Blessings during Communion

Bulletin Letter, Ordinary Time Sunday 28C

One thing that all my classmates in Rome noticed about going to Mass in Italy is that the Italians don’t go up for Communion the same way as Americans. I don’t think it even occurred to most of us that there could be any other way but to proceed up, row by row, in an orderly fashion.

In many parts of Italy, as the priest consumes the host, people start to make their way to the front from any and all parts of the church. So whether the person was seated in the front, back, somewhere in between, or if they had just been walking around in the church until Communion time, everyone proceeds up for Communion pretty much whenever they feel like it, and if you’re not proactive, you might be the last one to receive even though you sat in the front row. Some people are more critical of this method, but I appreciate that it makes it less obvious for those who choose to abstain from Holy Communion, and it doesn’t pressure people into going forward when they would rather stay in their seat.

This past weekend, I had training for Extraordinary Ministers of Holy Communion in Hoven, and the question always comes up of what is supposed to happen for those who come forward at Communion time but can’t receive or don’t want to receive the Eucharist in Holy Communion at that Mass. In the Roman Rite, blessings are not given while the Blessed Sacrament is exposed, except in formal Benediction by a priest or deacon with his own hands covered by a humeral veil. So while Communion is being distributed, any words or gestures resembling a blessing should be avoided. This also avoids duplicating the blessing that is conferred on all who are gathered as part of the Concluding Rites of the Mass.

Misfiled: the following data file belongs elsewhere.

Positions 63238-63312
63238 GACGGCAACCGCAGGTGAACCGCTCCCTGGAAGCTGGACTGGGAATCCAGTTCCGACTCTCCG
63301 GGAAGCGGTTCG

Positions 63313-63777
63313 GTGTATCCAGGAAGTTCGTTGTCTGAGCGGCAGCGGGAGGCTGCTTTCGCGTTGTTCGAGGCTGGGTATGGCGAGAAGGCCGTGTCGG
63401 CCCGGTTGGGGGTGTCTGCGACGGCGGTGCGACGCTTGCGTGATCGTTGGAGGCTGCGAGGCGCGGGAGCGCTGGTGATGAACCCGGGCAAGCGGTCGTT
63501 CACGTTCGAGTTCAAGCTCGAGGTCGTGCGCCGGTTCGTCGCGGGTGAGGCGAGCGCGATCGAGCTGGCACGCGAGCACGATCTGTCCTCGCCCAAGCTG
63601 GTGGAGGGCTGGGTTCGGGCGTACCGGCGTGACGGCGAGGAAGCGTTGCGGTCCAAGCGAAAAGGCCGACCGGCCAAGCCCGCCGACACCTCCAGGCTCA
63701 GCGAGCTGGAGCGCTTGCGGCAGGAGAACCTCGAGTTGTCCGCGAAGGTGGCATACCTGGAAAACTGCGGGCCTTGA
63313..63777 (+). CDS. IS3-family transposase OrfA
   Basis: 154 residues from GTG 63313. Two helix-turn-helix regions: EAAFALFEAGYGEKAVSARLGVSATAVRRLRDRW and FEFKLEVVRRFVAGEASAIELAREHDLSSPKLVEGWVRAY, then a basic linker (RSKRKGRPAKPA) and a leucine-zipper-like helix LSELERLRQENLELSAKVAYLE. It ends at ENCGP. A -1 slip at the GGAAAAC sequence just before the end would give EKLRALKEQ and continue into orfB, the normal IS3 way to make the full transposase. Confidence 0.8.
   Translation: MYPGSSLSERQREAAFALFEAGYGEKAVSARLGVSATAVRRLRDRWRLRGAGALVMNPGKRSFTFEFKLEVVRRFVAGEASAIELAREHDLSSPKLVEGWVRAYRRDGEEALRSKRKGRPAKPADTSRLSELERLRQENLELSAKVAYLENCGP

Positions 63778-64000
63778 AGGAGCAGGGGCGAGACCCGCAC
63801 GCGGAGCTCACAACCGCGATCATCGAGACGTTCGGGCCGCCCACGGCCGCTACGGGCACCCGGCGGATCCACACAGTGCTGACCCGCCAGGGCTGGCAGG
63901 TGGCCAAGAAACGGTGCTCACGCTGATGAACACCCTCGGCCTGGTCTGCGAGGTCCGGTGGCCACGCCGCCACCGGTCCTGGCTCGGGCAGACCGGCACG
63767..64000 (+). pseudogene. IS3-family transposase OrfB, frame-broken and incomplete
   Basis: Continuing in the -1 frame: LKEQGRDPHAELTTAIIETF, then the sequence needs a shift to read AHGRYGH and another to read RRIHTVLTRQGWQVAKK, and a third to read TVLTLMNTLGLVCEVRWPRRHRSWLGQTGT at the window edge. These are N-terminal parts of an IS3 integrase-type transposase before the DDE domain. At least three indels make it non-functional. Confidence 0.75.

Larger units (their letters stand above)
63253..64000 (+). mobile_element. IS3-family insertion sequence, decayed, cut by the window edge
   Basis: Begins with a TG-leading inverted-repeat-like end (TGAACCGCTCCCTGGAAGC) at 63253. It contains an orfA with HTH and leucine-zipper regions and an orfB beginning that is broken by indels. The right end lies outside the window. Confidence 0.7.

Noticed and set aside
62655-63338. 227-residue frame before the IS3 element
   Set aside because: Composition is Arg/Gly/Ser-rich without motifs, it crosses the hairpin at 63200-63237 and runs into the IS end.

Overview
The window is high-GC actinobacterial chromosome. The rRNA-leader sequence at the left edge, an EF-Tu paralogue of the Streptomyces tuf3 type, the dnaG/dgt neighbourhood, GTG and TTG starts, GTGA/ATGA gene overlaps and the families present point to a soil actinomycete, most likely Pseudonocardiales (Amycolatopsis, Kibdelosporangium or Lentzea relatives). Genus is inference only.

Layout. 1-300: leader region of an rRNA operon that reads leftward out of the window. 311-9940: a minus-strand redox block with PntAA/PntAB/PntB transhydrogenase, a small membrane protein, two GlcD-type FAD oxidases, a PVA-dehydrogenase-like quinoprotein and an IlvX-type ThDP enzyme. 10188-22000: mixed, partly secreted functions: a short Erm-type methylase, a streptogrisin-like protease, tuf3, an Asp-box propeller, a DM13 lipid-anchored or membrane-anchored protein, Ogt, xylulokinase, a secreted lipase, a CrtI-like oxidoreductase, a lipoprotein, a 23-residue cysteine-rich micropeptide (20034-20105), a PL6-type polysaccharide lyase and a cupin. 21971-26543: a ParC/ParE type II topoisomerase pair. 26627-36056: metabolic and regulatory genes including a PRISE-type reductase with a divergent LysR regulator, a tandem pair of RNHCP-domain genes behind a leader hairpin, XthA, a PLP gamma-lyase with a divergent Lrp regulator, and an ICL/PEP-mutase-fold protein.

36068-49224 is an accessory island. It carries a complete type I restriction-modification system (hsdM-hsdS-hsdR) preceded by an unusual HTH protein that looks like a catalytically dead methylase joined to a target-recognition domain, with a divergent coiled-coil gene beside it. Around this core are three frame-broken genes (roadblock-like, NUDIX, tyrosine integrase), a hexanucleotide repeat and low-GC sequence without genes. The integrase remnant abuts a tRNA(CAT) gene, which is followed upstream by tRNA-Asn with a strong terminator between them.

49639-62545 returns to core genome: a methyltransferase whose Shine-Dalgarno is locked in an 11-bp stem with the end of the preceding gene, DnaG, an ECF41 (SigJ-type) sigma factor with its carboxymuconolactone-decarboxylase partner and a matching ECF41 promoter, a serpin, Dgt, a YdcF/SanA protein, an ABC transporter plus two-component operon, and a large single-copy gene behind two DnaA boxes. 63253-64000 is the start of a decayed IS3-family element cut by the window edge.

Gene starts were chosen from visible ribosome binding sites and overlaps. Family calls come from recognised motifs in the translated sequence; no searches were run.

I realize this is different from the customs that both you and I have witnessed in many places. I also know that many young children come up and don’t know quite what to do and can just sort of freeze at the front of the line. Even adults expect something to happen as a sort of cue to let them know to move along. So for those who come forward without receiving, I’ve instructed the Extraordinary Ministers to try and make eye contact and to say something in the form of a greeting (such as “God be with you,” “Peace be with you,” or “The Spirit of Christ be with you”) without touching the person and without making the Sign of the Cross. I tried this out last Sunday, and both kids and adults seemed to catch on really quickly. I thank you for your patience as we try something different and work towards greater consistency.

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